Tolkien on Film
This collection of essays addresses various aspects of Peter Jackson’s film adaptations of Tolkien’s The Lord of the Rings including scriptwriting and the creative process, the place of the films in cinematic history, gender roles in the films and the books, wisdom and councils, hobbits and heroism, fan culture and fanfic, the use of Tolkien’s languages in the films, and other issues.
Praise for Tolkien on Film
Unlike those critics who respond to the Peter Jackson movies in gushing superlatives, these essayists are truly critical; i.e., they seek to break apart (as the word implies) the cinematic version of The Lord of the Rings so as to discern how the films both succeed and fail, and why their massive popularity is both to be praised and lamented.
—Ralph C. Wood, Author of The Gospel According to Tolkien
Happily there’s something for everyone. Whether you love the films or loathe them or find yourself somewhere along the sliding scale in between, you will find well-argued essays ranging from the Valar to the Very Secret Diaries. No matter what your viewpoint on Peter Jackson’s adaptation of Tolkien’s masterpiece, this collection has much to offer and sets the bar for Tolkien/Film studies to come.
—Anne C. Petty, Author of One Ring to Bind Them All: Tolkien’s Mythology
Whether you love or hate the films (there seems to be no middle ground) their existence is now part of the territory and their impact deserves the balanced assessment Tolkien on Film provides. With a selection of essays nicely matched both con and pro, this volume gives a much-needed critical overview of the current state of the discourse from David Bratman’s splendid critique of all Jackson did wrong (and might have done right) to Maureen Thum’s defense of Jackson’s female empowerment to a trip through fan fiction spinoffs. I read it with real interest.
—Verlyn Flieger, Author of Splintered Light: Logos and Language in Tolkien’s World
Cathy Akers-Jordan: Fairy Princess or Tragic Heroine? The Metamorphosis of Arwen Undomiel in Peter Jackson’s The Lord of the Rings Films
At first glance, it appears that Jackson’s films stray from Tolkien’s books in their depiction of Arwen, but closer examination reveals that Jackson portrays her as a heroic descendant of Earendil, Idril, and Galadriel. Arwen also represents the past, present, and future of the Elves in Middle-earth, with strong overtones of Tennyson’s Lady of Shalott.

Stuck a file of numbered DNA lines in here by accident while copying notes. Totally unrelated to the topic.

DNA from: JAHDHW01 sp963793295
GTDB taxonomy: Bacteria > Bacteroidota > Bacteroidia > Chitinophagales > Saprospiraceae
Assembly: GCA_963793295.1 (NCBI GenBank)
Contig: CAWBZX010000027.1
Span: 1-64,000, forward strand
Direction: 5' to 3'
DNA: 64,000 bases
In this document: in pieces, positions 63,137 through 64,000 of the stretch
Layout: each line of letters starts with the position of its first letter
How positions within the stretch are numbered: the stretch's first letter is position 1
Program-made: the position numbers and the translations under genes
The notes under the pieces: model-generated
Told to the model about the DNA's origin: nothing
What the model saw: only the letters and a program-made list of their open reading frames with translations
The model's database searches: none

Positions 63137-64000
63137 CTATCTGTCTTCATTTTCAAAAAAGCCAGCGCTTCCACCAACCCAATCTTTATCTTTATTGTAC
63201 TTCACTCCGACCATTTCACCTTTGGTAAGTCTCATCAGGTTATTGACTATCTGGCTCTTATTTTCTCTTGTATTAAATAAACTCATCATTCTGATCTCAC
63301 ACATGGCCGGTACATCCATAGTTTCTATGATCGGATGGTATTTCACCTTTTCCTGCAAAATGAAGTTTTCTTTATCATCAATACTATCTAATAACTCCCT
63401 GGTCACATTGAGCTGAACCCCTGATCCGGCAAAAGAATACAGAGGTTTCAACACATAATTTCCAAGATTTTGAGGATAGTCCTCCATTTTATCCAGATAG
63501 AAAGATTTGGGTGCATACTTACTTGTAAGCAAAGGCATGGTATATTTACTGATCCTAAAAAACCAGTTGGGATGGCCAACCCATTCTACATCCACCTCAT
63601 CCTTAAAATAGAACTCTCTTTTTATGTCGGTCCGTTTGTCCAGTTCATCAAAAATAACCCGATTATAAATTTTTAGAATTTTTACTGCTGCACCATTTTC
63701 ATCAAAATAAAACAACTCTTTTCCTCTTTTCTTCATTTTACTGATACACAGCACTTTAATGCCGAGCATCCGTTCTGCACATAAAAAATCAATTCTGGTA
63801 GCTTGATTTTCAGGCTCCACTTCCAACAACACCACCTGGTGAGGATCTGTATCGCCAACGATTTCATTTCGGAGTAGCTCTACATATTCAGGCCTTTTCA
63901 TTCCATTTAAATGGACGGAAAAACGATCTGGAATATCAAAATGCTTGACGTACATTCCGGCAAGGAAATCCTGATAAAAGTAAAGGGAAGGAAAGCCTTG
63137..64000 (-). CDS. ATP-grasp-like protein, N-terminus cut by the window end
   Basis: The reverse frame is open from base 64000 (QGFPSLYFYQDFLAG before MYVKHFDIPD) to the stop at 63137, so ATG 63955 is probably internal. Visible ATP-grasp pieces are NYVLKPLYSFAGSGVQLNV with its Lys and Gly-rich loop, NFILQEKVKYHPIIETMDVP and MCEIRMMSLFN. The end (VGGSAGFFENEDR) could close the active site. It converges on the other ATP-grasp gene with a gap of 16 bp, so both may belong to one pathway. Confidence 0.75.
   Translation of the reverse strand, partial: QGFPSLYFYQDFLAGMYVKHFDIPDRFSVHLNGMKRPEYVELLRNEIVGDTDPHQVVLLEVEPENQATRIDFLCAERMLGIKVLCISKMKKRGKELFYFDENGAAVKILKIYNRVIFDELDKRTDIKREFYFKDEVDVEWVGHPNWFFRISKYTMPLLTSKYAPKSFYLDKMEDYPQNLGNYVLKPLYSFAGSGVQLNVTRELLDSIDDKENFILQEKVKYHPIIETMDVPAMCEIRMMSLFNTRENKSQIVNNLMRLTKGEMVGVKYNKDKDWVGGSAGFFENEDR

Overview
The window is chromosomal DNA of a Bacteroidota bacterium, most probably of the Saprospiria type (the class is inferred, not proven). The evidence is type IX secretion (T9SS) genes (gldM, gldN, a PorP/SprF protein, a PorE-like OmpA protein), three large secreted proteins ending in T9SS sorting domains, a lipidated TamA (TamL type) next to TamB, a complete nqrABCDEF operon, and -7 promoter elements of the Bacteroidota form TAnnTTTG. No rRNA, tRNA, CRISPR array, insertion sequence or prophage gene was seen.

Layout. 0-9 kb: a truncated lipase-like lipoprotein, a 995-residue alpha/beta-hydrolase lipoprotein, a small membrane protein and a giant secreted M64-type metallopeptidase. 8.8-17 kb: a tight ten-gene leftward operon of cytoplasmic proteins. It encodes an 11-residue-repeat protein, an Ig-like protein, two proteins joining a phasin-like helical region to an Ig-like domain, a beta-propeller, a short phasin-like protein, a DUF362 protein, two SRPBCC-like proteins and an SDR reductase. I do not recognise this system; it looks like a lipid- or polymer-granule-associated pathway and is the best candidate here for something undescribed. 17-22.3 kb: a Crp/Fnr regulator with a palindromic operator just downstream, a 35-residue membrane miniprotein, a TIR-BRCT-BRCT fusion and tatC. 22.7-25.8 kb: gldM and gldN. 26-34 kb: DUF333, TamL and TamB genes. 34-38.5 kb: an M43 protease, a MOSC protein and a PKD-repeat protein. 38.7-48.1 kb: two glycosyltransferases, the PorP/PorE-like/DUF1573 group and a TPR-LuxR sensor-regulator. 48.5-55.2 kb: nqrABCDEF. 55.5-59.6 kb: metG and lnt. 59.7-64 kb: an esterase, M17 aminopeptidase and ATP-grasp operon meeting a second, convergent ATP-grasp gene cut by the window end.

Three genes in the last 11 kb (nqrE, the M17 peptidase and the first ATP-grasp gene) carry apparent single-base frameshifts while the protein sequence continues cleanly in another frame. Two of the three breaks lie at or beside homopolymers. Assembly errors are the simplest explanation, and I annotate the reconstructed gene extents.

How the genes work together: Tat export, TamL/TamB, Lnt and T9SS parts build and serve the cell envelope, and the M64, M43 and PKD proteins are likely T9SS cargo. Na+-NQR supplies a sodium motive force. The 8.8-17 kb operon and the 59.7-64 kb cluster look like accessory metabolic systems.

Cathy Akers-Jordan is a Lecturer of English at the University of Michigan-Flint where she teaches writing. Her Master’s degree is in Liberal Studies/American Culture; her thesis was Ellery Queen: Forgotten Master Detective. She has presented and published a variety of papers on topics ranging from the role of women in modern mystery fiction to the RMS Titanic disaster.
Susan Booker: Tales Around the Internet Campfire: Fan Fiction in Tolkien’s Universe
The telling of hero-based stories forms part of human history in every country around the globe. Fan fiction is a continuation of this story-telling impulse, and when the Internet became established as an easily available communications tool, it did not take long for popular culture fans and authors to gather around this new global campfire, to tell and retell their tales in the time honored traditions of bards and story-tellers. The recent release of Peter Jackson’s trilogy of movies has awakened armies of dormant Tolkien fans, and fan fiction set in Tolkien’s universe has exploded across the Internet. Sometimes the fan authors have never read the original literary works, and operate solely off of information they have gathered from Jackson’s storyline for his films. This paper will explore the modern need and desire by fan authors to “fill in the blanks” in the original story-line, and in the character’s lives. It is not enough for fans today to enjoy the exploits of a popular character, but they also want to know what they did yesterday, and the day before, with whom, and who their grandparents were. While Tolkien himself provides ample back-story, and the twelve volumes of “histories” edited by his son Christopher answer many questions, there are many days unaccounted for. These untold days are eagerly enhanced by fan authors, and their fiction is the subject of this study. A look at who writes and reads fan fiction will also be explored, as far as the anonymous universe of fan fiction allows.
Susan Booker is the Fine and Applied Arts Librarian at the University of Oklahoma. Her research interests focus on the written word, its dissemination, and the impact of popular culture figures upon amateur authors, and in particular, how the Internet fosters the ancient story-telling tradition in the modern world. A parallel research endeavor involves the photographic documentation and description of historically important buildings and styles of architecture in Oklahoma.
David Bratman: Summa Jacksonica: A Reply to Defenses of Peter Jackson’s Lord of the Rings films, after St. Thomas Aquinas
Most attempts at criticizing Jackson’s films as adaptations of Tolkien get bogged down in the underbrush of certain lines of general defense of loose film adaptation, which need to be cleared away before a critique can stand clear. This paper, in the format of a set of articles from Aquinas’s Summa Theologica, will attempt to clear away that underbrush, and will also present substantive criticism of the films themselves. The points to be replied to will include “It made accessible a boring old book that nobody liked anyway” (yes, this defense has been offered), “Films must bow to the needs of Hollywood,” “But they worked so hard on it!”, “It’s Jackson’s vision, not Tolkien’s,” “It could have been worse,” “Parts of it were excellent” (the “curate’s egg” defense), “It brings new readers to the book,” “You’re just mad because they cut Bombadil,” “The perfect film would have been 40 hours long,” and the all-time favorite, “The book is still on the shelf.”